One solution, then, is to build guardrails in our towns, our houses of worship, our families and schools, the kind that lead us into worthwhile conflict but protect us high. There are several ways to do this, but one is to do what BJ did: to develop rituals and routines to incite curiosity in disagreement, not in spite of it.
More than anything else, it’s about changing how we think about conflict. “The biggest thing I do when I train people,” says Dietrich, who has worked in Nigeria, the Philippines and Haiti, “is to help them get comfortable with the mindset that conflict is a creative force for change—a healthy, important part of life that is fundamentally mismanaged.”
One year after BJ’s experiment ended, the next controversy flared up—this time over whether to perform inter-faith marriages. Once again, the situation felt volatile. There were two camps forming. So BJ brought the mediators back, and for one year, everyone leaned into the conflict again.
This time, it felt different. Less like a battle, more like an inquiry. The rabbis ultimately decided to allow inter-faith marriages under certain conditions. No one left the congregation, not even those who thought the rabbis were dead wrong. The conflict strengthened the community, rather than splintering it.
The greatest test came in 2016. Trump was elected president, shocking the synagogue’s members, most of whom had voted for Hillary Clinton. This felt unique from the other conflicts, out of reach: how could they lean into conflict with people they’d never met? “I didn’t know anybody I could have had a conversation with,” said Martha Ackelsberg, a BJ member. “They were only stereotypes to me.”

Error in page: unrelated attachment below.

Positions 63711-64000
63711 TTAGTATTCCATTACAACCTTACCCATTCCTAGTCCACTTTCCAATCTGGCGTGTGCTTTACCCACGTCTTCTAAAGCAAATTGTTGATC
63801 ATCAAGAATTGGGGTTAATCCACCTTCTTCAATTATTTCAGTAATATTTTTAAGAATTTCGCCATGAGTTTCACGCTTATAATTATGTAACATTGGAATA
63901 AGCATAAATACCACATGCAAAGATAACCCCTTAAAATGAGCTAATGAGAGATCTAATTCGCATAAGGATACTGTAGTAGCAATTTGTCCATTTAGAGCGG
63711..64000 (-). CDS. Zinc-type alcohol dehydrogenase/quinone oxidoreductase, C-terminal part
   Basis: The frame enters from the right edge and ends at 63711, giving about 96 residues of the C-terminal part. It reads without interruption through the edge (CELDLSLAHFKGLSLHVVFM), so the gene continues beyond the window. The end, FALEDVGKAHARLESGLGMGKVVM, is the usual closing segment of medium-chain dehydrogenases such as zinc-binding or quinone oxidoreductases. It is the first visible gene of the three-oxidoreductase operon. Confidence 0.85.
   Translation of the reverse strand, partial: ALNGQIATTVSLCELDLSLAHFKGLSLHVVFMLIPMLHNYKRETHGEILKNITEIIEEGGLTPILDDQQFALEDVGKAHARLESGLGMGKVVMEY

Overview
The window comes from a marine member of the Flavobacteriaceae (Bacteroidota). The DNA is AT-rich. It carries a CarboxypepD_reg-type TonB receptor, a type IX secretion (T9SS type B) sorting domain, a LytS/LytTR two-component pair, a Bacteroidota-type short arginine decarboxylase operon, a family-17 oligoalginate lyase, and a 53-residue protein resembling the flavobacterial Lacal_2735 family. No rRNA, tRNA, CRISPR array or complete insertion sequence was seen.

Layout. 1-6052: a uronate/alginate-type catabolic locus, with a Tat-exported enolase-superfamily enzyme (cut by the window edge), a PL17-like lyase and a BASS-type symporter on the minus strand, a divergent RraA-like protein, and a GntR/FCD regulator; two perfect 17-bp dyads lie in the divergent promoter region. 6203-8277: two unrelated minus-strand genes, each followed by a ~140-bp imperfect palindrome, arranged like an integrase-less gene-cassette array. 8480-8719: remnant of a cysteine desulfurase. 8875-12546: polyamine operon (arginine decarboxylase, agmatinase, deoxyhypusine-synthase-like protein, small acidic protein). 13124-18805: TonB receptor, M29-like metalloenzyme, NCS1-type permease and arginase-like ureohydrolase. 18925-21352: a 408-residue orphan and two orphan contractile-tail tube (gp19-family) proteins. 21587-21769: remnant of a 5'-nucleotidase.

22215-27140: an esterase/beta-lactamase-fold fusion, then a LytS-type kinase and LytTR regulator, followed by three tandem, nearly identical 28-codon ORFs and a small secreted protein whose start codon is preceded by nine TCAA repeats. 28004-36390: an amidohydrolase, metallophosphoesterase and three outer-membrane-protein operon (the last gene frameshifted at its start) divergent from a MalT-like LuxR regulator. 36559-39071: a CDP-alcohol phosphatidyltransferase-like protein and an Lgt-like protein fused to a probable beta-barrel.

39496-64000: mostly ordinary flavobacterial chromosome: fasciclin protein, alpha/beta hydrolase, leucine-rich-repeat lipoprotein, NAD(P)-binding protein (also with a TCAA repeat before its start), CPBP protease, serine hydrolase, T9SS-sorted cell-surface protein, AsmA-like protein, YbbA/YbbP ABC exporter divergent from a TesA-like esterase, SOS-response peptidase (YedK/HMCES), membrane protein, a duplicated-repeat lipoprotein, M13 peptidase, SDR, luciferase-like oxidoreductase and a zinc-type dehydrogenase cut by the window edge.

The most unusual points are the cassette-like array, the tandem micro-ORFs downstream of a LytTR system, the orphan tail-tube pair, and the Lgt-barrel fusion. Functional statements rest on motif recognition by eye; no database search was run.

It took two years, but eventually, BJ found a way. Led by Simon Greer, an organizer with ties to BJ and the Michigan Corrections Organization, the union for the conservative corrections officers, agreed to a sort of domestic exchange program. This would not be a one-off dialogue session or kumbaya workshop; it would be a home stay, with everyone fully immersed.
Both groups had grave doubts about this idea. The New Yorkers had trouble sleeping the night before their flights. In Michigan, the conservatives wondered if they were nuts to open their homes to a bunch of left-wing New Yorkers.
It was striking to hear both groups say they felt afraid. Both expected intolerance and maybe aggression. The New Yorkers seemed mostly afraid they’d run into a wall of ignorance or hate, or that just by going there, they would betray their ideals. They expected bigotry. The Michigan participants seemed mostly wary of being misunderstood, belittled, or mocked. “I was afraid they were going to judge me and my lifestyle,” Mindi Vroman told me. They expected condescension. It would have been less nerve-wracking for both groups to host actual foreigners, rather than fellow Americans.